by Kellen Gaither
According to most people, I am not allowed to hurt. Black people are supposed to feel the least amount of pain because they have “assimilated” to the mistreatment they faced— faced, past tense. I am no longer allowed to grieve for the people who came before me in chains, covered in their own feces. I cannot hurt because it happened over 400 years ago so I should just get over it. I am not allowed to feel anguish for my 62-year-old mother who was told that Blacks had to come in through the back in order to be served or for my 65-year-old father who had to read a middle school book with missing pages and outdated information because it didn’t happen to me. I am not allowed to feel worried when my 18-year-old brother walks out of the house with a hoodie on because the thought of him being killed by a cop is “dramatic.” He's not Terrance Franklin, after all, he isn’t William Green, he isn’t Kwame Jones, he’s just an unarmed Black boy, so why be afraid? I’m not allowed to feel anxiety when I go into a job interview that I won’t be hired, not because I’m not qualified, But because of my natural hair, my skin color, or my Ebonics. Pain is something I’m never allowed to feel because it was all in the past— right?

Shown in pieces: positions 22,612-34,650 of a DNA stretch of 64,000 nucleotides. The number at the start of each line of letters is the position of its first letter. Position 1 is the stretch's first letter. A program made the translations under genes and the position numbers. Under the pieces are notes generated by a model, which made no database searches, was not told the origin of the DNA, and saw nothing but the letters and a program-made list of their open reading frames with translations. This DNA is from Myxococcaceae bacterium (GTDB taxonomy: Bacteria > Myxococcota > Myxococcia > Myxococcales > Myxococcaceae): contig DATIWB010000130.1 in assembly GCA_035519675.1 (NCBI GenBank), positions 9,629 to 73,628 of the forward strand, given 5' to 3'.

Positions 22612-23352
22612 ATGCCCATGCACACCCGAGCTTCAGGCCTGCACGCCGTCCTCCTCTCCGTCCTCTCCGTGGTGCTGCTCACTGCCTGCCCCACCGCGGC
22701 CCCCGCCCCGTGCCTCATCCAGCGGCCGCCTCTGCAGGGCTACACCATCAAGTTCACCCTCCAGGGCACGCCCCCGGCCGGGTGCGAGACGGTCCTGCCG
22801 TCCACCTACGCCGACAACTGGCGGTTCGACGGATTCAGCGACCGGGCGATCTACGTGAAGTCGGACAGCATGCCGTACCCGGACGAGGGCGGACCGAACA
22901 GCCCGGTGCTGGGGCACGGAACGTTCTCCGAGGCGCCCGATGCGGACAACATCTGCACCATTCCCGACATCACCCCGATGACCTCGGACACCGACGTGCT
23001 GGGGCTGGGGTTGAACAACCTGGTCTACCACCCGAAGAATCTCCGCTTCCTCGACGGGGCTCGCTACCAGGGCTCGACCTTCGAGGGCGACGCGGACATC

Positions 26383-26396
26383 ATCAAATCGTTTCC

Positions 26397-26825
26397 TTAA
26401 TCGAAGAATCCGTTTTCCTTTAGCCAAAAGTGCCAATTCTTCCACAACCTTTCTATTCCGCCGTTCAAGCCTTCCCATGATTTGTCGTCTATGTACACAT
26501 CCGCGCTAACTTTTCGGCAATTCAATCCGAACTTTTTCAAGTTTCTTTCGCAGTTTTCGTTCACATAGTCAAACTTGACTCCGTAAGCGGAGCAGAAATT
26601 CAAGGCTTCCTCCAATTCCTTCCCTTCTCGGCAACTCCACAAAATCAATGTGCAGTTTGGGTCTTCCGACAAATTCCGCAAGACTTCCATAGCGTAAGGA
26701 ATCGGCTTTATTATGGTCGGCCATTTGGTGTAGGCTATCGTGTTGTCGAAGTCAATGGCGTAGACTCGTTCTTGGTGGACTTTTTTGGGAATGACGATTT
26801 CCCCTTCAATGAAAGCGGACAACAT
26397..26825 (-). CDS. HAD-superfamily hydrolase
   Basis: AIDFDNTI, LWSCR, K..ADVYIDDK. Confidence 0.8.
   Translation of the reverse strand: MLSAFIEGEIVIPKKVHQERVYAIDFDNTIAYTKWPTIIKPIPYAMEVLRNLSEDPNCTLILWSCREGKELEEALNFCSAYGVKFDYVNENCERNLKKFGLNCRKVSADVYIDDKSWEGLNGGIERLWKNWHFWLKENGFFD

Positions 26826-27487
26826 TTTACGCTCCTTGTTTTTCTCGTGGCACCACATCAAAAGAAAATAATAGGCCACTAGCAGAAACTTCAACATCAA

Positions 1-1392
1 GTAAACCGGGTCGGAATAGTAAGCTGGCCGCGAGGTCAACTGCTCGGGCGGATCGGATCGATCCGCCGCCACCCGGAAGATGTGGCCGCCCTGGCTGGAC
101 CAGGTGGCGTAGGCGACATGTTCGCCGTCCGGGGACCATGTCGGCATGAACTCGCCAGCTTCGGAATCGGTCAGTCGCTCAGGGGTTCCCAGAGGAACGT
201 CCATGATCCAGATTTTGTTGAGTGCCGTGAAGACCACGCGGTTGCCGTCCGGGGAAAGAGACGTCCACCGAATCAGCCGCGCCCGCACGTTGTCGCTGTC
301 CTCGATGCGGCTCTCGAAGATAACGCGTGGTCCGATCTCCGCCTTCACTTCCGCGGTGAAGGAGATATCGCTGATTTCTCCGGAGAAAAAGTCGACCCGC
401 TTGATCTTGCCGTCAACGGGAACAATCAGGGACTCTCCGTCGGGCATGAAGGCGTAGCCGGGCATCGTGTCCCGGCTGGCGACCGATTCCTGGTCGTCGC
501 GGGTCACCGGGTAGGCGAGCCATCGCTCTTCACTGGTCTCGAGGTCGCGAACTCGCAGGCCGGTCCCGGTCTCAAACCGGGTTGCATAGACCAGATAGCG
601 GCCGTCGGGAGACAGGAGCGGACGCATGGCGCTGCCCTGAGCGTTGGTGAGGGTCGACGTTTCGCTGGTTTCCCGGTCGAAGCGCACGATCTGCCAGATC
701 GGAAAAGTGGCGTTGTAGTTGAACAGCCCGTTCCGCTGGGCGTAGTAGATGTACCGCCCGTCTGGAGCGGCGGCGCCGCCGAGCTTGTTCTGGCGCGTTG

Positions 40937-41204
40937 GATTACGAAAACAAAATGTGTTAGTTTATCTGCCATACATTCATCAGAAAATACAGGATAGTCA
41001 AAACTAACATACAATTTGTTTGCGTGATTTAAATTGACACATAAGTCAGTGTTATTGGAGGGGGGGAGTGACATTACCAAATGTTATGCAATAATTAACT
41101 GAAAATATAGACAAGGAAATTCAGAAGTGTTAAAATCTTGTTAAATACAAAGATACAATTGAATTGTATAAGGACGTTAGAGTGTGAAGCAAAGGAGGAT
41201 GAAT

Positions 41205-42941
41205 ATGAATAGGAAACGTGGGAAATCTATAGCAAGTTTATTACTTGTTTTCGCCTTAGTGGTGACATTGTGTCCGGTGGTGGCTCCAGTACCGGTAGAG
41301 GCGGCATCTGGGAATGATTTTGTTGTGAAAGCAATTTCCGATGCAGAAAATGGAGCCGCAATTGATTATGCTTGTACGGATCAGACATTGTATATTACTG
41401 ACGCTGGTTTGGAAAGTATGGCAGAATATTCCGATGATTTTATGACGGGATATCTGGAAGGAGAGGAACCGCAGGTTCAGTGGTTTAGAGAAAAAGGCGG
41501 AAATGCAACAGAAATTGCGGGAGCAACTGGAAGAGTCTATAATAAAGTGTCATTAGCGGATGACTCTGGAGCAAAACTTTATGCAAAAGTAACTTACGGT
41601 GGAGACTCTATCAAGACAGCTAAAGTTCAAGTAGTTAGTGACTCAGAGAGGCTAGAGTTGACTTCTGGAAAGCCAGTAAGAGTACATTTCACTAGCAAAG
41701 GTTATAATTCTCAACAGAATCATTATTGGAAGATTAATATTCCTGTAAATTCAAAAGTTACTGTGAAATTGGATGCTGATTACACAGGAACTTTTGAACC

Kellen Gaither – 2021 Featured Poet – is a junior from Cincinnati, Ohio. She is a psychology major with a minor in gender, sexuality, and women’s studies who is also working on her prerequisites for occupational therapy. Beautiful Black Boy, Businessman, Cantu Bantu, The Hood Isn’t Even Ours Anymore, I Can Feel It, The Talk